The brother of Quinn Industrial Holdings Director Kevin Lunney has said there will only be comfort when the people who attacked him are "apprehended, convicted and put away".
Speaking on RTÉ's Today with Sean O'Rourke, Tony Lunney said it was very difficult to sit through last night's BBC Northern Ireland Spotlight programme, in which Kevin Lunney spoke for the first time about his abduction.
He said the family had taken "sensible security precautions", but that "you can only do so much" without making daily life impossible.
"The Commissioner listened carefully, I was very happy with the way the meeting went. He's very well informed. He has a huge job right across the country to do.
"I went away from the meeting thinking there is certainly commitment to get the job done, but obviously the results have to flow through yet," he said.
Mr Lunney said nothing was ruled out in the meeting, and that even though the PSNI and gardaí were working closely together, there were still obstacles.
He said the border had always been a "big issue", particularly with regards to people "slipping across".
"It's another dimension. It's harder for the authorities to deal with these type of people. They know every loophole in regard to the law, how to drag it out and how to avoid it.
"It is a concern, and that's where the feeling is that this is very difficult at the border, even with full cooperation north and south with the authorities," he said.
Tony Lunney said most people in the area are great people with a great work ethic, but there is a small minority that have "gained power and a bit of status and they're trying to control and destroy this area".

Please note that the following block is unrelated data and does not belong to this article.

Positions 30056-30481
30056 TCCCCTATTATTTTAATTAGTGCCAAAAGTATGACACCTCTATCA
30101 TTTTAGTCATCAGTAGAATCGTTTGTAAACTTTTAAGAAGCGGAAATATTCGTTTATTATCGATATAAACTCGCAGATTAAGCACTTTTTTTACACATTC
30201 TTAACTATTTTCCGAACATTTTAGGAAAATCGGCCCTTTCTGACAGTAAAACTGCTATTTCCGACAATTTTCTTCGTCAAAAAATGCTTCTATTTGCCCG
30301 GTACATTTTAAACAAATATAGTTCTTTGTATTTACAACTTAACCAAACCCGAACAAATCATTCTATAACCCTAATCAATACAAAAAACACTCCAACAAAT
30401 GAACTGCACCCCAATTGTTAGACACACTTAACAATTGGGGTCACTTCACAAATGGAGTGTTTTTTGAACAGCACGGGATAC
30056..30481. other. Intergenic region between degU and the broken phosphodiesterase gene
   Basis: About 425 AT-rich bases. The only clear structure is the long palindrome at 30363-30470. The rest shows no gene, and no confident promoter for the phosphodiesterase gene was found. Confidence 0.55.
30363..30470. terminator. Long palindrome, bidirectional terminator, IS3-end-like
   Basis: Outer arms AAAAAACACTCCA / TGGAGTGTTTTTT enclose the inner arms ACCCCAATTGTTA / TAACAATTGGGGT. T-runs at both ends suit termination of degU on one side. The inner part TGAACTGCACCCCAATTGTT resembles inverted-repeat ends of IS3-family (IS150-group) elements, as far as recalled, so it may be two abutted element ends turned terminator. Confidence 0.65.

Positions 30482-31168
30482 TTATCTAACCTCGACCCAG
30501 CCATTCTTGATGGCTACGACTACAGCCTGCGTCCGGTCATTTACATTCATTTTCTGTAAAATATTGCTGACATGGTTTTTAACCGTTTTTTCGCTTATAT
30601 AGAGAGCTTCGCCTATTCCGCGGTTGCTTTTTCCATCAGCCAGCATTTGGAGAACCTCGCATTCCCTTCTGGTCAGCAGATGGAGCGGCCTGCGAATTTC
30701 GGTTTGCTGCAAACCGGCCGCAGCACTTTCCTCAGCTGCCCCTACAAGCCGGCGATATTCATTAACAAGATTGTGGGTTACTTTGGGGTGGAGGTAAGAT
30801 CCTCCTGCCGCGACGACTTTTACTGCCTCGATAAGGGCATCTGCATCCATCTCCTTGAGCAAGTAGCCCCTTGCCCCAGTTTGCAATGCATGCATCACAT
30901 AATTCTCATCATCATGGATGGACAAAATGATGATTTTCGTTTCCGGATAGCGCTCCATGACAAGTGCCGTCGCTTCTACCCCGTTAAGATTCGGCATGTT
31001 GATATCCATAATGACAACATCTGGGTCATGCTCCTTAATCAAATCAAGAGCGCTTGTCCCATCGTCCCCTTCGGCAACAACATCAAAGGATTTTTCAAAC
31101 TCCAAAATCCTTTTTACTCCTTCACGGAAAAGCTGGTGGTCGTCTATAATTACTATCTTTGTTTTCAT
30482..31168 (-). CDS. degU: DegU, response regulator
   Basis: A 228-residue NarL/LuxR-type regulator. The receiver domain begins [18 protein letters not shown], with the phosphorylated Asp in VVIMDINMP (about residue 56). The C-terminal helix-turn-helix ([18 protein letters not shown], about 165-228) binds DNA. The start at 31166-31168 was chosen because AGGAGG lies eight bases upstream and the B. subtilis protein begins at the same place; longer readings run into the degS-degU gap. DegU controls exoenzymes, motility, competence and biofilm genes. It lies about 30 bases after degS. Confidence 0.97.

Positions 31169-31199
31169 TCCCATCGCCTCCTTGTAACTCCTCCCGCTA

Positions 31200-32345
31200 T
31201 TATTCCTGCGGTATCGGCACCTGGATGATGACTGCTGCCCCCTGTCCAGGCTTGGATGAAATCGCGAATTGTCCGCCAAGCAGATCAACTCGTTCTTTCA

Speaking on the same programme, Fianna Fáil leader Micheál Martin called for a cross-border, multi-agency group, similar to the Criminal Assets Bureau, to be established in order to prevent attacks on QIH directors.
He said such a group would deal with such "exceptional criminals" who are "professional and vicious".
Mr Martin said "the rule of the State does not run here" and ordinary policing would not sort out the problem.
He said "a no holds barred response" on both sides of the border was required.
The Fianna Fáil leader said the establishment of CAB following the murder of journalist Veronica Guerin was successful.
The PSNI has stepped up security around QIH offices as well as the company's directors.
Officers are carrying out regular patrols around company premises, and are checking any unusual activity.
'Horrific' to hear details of abduction
The CEO of Quinn Industrial Holdings has said it was "horrific" to watch his colleague Kevin Lunney describe details of his abduction and torture.
Speaking on RTÉ’s News at One, Liam McCaffrey said that whilst he was aware of some of the details of the attack on Mr Lunney, last night's broadcast of BBC Northern Ireland's Spotlight brought back "all the horror in one fell swoop", adding, "there were tears shed in our house last night".
Mr McCaffrey said he believes that Mr Lunney took part in the interview "to bring the full horror of what is going on home to people in order to prompt the necessary response from authorities".
The QIH CEO said all of the directors have a set of responsibilities to the 840 staff employed at the company and that €50 million has been invested, and 200 jobs have been created over the last five years to bring the firm "back from the brink".
He said any resignations of the directors from the company would not solve anything, and that the intimidation is likely to move on to the next management team.
Mr McCaffrey said: "A) resigning won't solve the problem; B) if we resign it’s likely the business will go into a downturn ... and thirdly, and we haven't fully decided on this, we have a responsibility to our families.
"But at this stage we are seven weeks on since the attack on Kevin and the escalation and we need to put our trust in the authorities to react and respond to bring those involved to justice."
Spotlight's interview with Kevin Lunney will be broadcast again tonight on BBC Two Northern Ireland at 11.15pm.